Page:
The book also details Edith s unfortunate love life, including her unhappy marriage to Edward Wharton in 1885. Furthermore, it touches upon her volunteer work during the first World War, and, as an American, her allegiance to France. However, the title of the book is somewhat misleading. The escape mentioned is not actually an escape at all in the traditional sense. It is a metaphor for Edith s escape from the conventions of from her dysfunctional marriage and New York high society into her becoming a writer and an independent woman.
While this biography detailed some of Edith s creative process, it focused more on her personal life. However, her controversial life story was intriguing and well-written, so it held my attention. Overall, I enjoyed this book, and I learned a lot about someone of whom I knew nothing. However, the emphasis on her personal life and relationships - marital and extramarital - was a bit much, and it took away from a full exploration of Edith's work. In all, though, the book was a entertaining overview about a famous author, and I recommend this book to anyone who enjoys history or literature.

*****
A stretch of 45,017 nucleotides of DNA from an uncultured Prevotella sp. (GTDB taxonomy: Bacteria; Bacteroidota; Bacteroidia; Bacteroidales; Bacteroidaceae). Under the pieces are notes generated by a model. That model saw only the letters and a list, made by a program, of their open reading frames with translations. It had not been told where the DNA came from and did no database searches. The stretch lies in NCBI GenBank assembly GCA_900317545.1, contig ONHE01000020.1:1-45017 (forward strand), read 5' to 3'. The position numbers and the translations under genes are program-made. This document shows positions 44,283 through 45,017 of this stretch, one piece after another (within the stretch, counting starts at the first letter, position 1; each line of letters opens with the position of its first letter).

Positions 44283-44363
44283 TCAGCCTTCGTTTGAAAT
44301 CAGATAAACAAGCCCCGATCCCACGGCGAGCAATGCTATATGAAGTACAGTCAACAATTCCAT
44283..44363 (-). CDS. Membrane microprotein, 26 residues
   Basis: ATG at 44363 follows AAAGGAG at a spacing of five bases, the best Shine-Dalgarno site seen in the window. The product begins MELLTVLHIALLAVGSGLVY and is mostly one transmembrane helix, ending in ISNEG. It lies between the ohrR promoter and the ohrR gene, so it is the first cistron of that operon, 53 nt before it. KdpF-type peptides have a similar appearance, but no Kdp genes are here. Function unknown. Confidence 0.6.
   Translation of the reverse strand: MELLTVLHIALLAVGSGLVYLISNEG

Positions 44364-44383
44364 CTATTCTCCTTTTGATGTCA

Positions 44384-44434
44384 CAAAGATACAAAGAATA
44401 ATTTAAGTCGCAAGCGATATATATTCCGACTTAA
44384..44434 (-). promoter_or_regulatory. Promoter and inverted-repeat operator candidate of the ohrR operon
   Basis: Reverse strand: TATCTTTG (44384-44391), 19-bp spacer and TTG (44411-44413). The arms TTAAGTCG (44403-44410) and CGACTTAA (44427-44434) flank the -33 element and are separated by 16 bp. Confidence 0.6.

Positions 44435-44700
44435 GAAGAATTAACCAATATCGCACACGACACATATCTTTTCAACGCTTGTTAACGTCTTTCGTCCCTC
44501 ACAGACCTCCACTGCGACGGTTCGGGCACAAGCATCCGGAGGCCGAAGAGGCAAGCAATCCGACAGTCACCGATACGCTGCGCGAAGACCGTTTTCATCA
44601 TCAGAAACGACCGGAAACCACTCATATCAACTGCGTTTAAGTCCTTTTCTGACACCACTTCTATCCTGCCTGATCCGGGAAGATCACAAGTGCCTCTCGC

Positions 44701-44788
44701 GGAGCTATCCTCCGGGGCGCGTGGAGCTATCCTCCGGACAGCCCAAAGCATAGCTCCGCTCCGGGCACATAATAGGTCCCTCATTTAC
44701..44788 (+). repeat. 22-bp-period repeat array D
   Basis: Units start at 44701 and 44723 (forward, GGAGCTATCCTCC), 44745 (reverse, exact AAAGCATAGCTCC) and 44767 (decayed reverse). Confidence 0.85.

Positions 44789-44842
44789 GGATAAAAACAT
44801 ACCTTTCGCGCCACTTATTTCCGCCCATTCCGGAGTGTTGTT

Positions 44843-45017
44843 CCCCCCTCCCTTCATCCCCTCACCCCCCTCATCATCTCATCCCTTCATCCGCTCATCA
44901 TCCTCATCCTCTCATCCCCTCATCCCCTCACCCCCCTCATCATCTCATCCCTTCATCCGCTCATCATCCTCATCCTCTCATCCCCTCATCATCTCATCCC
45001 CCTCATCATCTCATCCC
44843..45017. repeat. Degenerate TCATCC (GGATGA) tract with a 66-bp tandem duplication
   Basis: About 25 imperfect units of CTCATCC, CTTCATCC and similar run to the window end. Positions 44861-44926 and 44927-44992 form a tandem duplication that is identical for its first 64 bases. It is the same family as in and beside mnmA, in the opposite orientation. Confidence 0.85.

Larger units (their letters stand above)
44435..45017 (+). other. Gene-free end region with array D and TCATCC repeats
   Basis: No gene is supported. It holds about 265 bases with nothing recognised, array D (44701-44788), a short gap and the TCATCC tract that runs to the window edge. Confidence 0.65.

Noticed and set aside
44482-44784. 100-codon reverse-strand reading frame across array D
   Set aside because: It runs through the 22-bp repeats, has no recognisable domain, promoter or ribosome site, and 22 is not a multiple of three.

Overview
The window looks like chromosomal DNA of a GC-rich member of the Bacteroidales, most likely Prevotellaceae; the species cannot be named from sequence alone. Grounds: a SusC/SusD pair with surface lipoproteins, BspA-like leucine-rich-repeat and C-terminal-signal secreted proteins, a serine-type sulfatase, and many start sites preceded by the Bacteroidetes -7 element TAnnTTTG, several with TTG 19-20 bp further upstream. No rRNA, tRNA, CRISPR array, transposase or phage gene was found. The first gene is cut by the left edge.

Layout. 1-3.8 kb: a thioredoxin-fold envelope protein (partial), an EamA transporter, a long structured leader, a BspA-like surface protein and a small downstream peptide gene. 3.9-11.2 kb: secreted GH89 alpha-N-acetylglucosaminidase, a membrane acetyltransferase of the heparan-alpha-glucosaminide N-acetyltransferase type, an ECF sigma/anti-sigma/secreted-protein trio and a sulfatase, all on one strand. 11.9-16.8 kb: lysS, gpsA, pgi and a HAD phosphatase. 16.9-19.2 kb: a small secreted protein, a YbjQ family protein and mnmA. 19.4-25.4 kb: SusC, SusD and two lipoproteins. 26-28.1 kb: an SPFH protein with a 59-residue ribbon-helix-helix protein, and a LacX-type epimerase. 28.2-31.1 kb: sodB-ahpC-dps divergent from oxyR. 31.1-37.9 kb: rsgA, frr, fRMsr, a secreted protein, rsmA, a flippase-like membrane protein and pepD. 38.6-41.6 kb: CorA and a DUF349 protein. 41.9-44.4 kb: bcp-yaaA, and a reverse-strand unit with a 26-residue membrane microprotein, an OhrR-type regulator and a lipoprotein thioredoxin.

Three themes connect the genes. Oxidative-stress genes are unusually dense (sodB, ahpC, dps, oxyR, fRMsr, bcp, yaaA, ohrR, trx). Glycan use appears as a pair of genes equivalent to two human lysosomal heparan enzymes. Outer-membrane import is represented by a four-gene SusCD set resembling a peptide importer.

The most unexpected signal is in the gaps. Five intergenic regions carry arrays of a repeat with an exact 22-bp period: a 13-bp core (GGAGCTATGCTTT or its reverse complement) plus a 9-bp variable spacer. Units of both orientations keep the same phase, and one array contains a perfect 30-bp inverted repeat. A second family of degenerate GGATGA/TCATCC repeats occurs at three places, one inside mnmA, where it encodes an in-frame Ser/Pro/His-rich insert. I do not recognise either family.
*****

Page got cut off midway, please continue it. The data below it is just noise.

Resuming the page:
Reviewer City, State and Country: Chicago, IL United States